The Natural Baths (1853), just west of The Crescent, lie close to the site of a Roman baths and were designed by the Duke of Devonshire’s architect Henry Currey. The gentlemen’s baths and the plunge baths were included in the original plan, but all was rebuilt in 1924 when a ladies baths was added. The interior is completely tiled, mainly in white but with coloured friezes carrying classical motifs; the manufacturer was Craven Dunnill. This is an important survival of a major art deco interior tiling scheme, comparable to only a few others remaining in the south-east of England. The Natural Baths have been largely derelict since the 1970s, but are currently the subject of a development proposal intended to transform the structure into a mineral water spa. The nearby Cavendish Arcade, at the east end of The Crescent, was created in the mid 1980s from the Hot Baths. Most of its heavily moulded faience decoration, which probably dates from the late nineteenth century, was preserved in the conversion, although some replication was involved.


The Oak Room, created around 1840 at Chatsworth House, has German woodwork, a tiled fireplace and a most unusual tiled floor. The tin-glazed fireplace tiles are grey with a relief pattern and were probably taken from a late eighteenth century German tiled stove before their installation in the Oak Room. The unexpectedly colourful mosaic-style majolica floor tiles in yellow, blue and white are probably Italian in origin and date from the early to mid-nineteenth century, the period when the room was being put together.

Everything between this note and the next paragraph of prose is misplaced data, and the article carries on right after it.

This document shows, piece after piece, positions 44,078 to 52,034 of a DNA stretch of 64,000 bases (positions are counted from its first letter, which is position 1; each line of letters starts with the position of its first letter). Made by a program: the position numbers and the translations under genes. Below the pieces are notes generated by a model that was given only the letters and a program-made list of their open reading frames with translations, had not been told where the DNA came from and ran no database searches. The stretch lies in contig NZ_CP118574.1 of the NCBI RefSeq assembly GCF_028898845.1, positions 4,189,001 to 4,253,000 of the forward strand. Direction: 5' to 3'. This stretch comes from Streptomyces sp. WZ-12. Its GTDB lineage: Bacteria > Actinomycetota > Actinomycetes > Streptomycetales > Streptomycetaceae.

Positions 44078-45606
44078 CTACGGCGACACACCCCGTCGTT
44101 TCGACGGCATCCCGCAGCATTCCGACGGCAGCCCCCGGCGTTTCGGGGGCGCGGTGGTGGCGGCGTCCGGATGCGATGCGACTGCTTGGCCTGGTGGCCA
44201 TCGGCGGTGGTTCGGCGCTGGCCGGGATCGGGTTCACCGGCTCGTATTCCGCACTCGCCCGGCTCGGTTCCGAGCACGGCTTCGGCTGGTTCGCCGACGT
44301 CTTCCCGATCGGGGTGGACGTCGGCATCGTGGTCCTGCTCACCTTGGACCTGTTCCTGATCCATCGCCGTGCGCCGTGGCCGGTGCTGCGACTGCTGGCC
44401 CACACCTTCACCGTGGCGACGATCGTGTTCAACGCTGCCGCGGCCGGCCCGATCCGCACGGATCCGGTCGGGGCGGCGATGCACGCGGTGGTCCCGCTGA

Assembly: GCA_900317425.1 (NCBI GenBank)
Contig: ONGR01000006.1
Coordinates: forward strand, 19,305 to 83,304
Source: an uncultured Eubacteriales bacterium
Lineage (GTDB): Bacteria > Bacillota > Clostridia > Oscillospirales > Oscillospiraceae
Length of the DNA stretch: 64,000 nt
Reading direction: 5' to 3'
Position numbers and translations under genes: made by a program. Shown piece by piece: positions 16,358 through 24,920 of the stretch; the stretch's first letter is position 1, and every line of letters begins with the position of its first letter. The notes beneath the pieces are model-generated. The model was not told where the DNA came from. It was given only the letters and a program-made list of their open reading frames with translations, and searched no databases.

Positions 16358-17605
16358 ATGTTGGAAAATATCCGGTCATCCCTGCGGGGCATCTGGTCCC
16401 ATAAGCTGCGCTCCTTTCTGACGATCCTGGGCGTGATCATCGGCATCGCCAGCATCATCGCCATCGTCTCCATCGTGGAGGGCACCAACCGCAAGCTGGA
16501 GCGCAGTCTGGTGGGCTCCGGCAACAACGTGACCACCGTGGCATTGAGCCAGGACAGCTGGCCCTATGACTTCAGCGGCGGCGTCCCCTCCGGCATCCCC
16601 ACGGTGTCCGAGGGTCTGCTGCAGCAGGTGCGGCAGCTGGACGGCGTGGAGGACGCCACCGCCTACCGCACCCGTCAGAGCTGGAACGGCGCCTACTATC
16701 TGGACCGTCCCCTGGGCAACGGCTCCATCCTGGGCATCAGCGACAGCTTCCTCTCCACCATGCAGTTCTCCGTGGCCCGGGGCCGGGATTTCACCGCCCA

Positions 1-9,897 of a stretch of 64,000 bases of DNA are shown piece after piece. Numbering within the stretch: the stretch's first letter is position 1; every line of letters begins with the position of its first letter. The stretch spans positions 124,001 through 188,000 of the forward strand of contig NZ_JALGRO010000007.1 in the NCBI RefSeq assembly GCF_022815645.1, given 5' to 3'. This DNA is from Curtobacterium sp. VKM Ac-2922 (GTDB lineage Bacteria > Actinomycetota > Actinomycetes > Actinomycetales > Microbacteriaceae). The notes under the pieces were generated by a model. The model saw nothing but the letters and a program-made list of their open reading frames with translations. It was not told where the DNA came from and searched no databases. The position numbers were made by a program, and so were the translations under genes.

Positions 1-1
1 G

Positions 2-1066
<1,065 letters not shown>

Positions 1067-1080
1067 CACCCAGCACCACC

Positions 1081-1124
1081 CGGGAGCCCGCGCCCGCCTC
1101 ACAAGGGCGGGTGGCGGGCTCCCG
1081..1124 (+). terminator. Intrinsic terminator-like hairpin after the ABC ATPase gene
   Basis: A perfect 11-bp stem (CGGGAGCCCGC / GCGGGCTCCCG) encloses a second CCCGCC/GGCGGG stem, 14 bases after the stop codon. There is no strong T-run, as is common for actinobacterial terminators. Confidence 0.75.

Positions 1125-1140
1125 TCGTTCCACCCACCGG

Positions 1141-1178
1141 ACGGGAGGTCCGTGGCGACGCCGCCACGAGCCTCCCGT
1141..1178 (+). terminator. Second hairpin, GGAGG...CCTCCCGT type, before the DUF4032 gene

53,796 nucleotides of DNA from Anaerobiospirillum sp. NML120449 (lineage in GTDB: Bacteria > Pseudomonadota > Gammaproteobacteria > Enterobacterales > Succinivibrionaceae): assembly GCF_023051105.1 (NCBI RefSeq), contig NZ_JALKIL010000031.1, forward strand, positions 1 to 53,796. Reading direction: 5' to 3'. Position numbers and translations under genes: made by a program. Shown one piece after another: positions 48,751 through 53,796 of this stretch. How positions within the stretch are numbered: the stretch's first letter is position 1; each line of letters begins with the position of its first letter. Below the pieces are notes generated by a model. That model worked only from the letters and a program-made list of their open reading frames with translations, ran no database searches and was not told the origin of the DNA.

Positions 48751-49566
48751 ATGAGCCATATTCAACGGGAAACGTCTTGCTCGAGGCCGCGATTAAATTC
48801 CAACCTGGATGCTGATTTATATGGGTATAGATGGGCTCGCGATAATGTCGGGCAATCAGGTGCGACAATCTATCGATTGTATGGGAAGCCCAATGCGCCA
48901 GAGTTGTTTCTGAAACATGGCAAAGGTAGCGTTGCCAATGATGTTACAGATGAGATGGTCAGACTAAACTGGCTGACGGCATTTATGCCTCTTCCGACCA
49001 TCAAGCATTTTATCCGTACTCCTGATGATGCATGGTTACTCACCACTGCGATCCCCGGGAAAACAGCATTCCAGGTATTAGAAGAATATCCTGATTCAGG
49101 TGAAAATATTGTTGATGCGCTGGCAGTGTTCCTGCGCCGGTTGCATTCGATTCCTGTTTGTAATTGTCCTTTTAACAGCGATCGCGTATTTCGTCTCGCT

The bulky and inelegant Market Hall (1857) occupies most of the Market Place. Upstairs is the Assembly Rooms Main Hall, a huge high-ceilinged space with dado tiling all around, mainly in shades of dark brown but topped by a single row of colourful majolica tiles. Then there is a delightful survivor just to the east: Jackson’s the Bakers, 7 Central Pavement is a brilliant, near-perfectly preserved 1920s Lipton’s; only the exterior stall risers have suffered damage. Inside, the shop is completely tiled in white with colourful floral swags, and four large stall riser tile panels offer ‘Cooked Meats’ and suchlike in green on white. Finally, a high-level frieze of pale blue and white tiles announces that Lipton’s is ‘The business on which the sun never sets’. The tiles were probably made at Wade’s Flaxman Tile Works in Burslem.

Old Whittington

In the encaustic pavement at St Bartholomew’s Church in the suburb of Old Whittington, on the northern edge of Chesterfield, are several patterned designs shown in Maw & Co catalogues, along with unusual green border tiles and a four-tile buff and red memorial tablet. Its slightly clumsy lettering is very similar to drawings for tablets in Maw’s design books, which show experiments with the lay-out of lettering for tablets dating from the 1870s into the 1890s.[3]